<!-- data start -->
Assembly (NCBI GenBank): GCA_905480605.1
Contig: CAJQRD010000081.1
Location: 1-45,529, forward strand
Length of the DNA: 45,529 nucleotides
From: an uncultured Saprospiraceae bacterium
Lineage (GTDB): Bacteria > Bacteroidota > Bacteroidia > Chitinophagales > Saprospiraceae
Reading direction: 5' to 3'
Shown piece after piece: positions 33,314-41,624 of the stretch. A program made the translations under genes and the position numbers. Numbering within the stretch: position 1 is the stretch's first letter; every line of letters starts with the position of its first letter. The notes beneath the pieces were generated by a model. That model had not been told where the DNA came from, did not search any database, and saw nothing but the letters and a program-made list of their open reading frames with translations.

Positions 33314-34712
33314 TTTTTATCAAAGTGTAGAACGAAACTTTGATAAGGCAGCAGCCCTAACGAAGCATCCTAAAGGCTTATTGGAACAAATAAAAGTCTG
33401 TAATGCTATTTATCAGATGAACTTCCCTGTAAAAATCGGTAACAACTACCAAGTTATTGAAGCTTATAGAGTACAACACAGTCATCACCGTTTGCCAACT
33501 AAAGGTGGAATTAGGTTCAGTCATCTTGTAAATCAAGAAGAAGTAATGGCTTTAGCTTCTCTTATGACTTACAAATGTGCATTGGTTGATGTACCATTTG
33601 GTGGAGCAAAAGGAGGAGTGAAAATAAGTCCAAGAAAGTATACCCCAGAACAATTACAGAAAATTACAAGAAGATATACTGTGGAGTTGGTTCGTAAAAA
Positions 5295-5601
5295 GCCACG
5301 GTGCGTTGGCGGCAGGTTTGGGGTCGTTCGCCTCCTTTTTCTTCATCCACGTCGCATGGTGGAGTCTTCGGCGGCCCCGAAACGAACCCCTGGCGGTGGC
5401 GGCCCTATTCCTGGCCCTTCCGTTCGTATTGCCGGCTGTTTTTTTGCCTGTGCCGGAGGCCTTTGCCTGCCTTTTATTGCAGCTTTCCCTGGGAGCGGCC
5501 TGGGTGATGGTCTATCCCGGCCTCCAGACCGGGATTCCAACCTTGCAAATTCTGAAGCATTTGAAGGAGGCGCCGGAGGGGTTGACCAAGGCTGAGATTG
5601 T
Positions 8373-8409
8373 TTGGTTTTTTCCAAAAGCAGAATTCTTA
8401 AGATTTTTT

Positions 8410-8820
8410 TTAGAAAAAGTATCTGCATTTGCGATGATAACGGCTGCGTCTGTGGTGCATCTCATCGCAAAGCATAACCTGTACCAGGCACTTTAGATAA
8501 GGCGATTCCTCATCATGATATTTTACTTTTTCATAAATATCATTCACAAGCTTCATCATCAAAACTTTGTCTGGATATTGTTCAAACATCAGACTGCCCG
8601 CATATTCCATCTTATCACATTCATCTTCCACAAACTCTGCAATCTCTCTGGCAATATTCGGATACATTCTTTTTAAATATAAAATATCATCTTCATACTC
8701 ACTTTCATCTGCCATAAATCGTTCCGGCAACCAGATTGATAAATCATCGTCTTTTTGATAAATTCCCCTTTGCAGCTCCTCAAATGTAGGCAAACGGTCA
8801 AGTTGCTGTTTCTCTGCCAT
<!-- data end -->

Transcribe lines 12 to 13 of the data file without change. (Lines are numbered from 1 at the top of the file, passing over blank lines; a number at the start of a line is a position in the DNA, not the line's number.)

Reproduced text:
33501 AAAGGTGGAATTAGGTTCAGTCATCTTGTAAATCAAGAAGAAGTAATGGCTTTAGCTTCTCTTATGACTTACAAATGTGCATTGGTTGATGTACCATTTG
33601 GTGGAGCAAAAGGAGGAGTGAAAATAAGTCCAAGAAAGTATACCCCAGAACAATTACAGAAAATTACAAGAAGATATACTGTGGAGTTGGTTCGTAAAAA